There is a lot of buzz about lately for strengthening our “core”. The core is constructed of many muscles, including the Rectus Abdominus (abs), Obliques, Erector Spinae, Transverse Abdominis (TVAs) to name but a few. A strong core leads to good posture, balance and stability, as well as stabilising the spine, pelvis and shoulder girdle. Strengthening your core can help to prevent and cure back pain, improve a weak pelvic floor, improve athletic performance, as well as the way our body performs in every day life.
A plank is a fantastic exercise for strengthening the core, and can be performed easily at home as well as in the gym, as it requires no equipment to complete.
So how do we perform this exercise? The clue is in the name- your body should resemble a plank of wood – straight and strong. Begin the exercise as if you were thinking of doing a press up; resting on your forearms with your elbows directly below your shoulders and your palms face down flat on the floor, fingers spread wide to create good stability. Lift your body up off the floor supporting your weight on your forearms and your toes, heels pushing away from you to create strong legs. Your spine should be aligned, not arched or with your stomach dropping down, your head should face the floor, but not drop down, your butt should not be raised in the air, but squeezed tight and kept in line with your body. Ensure your shoulders are not hunched up by your ears, but relaxed and pulled down your back. The most important point when performing any core exercise is to “engage your stomach muscles”- visualize your belly button contracting in towards your spine and like a zip pulling up within your tummy – contracting your stomach muscles in tight and flattening your tummy. Performing this exercise without contracting these muscles will not teach your muscles to become strong and flat, and could actually lead to your tummy pooching out more!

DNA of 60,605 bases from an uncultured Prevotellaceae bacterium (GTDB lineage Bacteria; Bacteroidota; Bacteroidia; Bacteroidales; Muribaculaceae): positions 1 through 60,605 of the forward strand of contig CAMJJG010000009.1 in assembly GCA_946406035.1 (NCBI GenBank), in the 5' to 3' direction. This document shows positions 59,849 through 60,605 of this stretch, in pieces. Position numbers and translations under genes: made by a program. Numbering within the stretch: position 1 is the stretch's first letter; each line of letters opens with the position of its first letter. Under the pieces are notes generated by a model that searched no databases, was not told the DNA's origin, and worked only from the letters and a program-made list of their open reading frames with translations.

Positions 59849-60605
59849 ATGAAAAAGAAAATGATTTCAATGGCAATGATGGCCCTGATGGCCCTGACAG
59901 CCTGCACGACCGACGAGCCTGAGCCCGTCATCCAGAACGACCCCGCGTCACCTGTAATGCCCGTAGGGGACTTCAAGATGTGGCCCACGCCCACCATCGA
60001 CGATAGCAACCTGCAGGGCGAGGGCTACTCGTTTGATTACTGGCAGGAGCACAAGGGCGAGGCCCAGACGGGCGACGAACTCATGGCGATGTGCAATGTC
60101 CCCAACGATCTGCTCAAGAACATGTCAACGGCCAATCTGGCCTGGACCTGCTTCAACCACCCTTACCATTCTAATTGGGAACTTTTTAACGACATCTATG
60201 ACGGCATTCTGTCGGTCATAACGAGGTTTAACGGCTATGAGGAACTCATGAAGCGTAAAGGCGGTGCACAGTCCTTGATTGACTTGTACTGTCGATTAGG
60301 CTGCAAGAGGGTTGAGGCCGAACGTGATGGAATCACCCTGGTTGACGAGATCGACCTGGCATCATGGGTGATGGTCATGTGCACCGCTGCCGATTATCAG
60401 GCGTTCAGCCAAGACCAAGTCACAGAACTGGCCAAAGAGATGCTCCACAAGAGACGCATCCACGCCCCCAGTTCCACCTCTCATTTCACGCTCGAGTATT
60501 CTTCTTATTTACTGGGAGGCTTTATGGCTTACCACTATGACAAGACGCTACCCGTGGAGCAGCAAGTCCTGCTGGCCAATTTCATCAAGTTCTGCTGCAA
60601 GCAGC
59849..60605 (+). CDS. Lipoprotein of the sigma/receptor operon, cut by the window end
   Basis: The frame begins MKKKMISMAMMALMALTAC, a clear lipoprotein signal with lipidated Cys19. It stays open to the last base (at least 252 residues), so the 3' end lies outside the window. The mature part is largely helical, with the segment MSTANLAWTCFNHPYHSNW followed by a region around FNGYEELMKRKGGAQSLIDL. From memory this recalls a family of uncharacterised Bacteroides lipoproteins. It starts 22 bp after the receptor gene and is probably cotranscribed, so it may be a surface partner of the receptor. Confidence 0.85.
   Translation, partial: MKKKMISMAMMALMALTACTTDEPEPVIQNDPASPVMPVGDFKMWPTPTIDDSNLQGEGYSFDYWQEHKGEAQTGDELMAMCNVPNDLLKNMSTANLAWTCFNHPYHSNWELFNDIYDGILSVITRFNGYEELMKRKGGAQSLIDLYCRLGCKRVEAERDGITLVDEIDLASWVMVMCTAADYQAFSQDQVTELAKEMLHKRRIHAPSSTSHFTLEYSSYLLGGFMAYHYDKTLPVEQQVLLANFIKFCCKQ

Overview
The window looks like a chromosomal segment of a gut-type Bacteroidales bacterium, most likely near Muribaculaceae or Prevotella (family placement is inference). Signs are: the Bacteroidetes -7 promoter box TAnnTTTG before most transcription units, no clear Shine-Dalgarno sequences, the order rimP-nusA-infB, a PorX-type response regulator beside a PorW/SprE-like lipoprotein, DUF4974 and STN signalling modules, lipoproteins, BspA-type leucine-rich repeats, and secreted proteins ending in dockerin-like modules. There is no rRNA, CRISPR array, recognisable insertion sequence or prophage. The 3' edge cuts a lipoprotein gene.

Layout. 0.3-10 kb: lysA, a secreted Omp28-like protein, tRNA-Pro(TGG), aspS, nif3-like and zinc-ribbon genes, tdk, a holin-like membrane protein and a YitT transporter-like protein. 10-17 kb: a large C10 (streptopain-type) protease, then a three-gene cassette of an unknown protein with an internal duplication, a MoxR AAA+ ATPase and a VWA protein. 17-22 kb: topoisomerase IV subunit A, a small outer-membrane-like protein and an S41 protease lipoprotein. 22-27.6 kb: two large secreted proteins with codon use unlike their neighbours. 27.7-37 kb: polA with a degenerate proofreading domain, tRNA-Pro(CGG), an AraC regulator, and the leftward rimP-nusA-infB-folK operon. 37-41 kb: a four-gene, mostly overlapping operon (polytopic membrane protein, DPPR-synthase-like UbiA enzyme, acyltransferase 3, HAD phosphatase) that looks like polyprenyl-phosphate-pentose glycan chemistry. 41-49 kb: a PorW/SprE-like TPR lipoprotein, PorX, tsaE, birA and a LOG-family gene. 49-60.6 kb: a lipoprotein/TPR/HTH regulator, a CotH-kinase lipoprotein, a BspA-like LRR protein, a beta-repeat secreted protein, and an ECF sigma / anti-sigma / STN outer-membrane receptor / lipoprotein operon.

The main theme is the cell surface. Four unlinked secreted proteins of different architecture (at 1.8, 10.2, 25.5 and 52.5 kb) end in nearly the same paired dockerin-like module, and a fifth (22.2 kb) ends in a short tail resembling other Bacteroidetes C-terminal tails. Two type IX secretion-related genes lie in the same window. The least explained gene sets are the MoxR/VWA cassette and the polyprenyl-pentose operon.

When performing this exercise for the first time, it should feel pretty intense – if it doesn’t then you are either incredibly strong already, or your positioning may be out- try lowering your hips a little. If you feel pressure in your lower back, then try “tucking your tail bone under” to eliminate the arch (lordotic curve) in your lower back.
Try holding the position for 20-30 seconds, and gradually build up the time to 60 seconds as you get stronger at performing it. Repeat 2-3 times. Once you can reach 60 seconds it is time to progress.
Plank with leg lift:
Begin in the plank position then lift one foot around 5-8 inches off the floor without letting your hip drop or rotate down to the floor, and keeping the body strong. Hold for 10 seconds before repeating on the other side.
Plank with arm lift:
Begin in the plank position then lift one arm from the floor, again not letting your body fall to one side.
Begin in the plank position then raise up onto on hand, then the other, so you are now up on both hands, arms straight. Lower one side back down onto your forearm, then the other side, back into the starting position. Repeat as many reps as possible.
Plank on Exercise Ball:
Perform your plank with your forearms on an exercise ball – this will really challenge your stability. Once you have mastered this, try “writing” your name with the exercise ball by pushing the ball around with your elbows while performing the plank.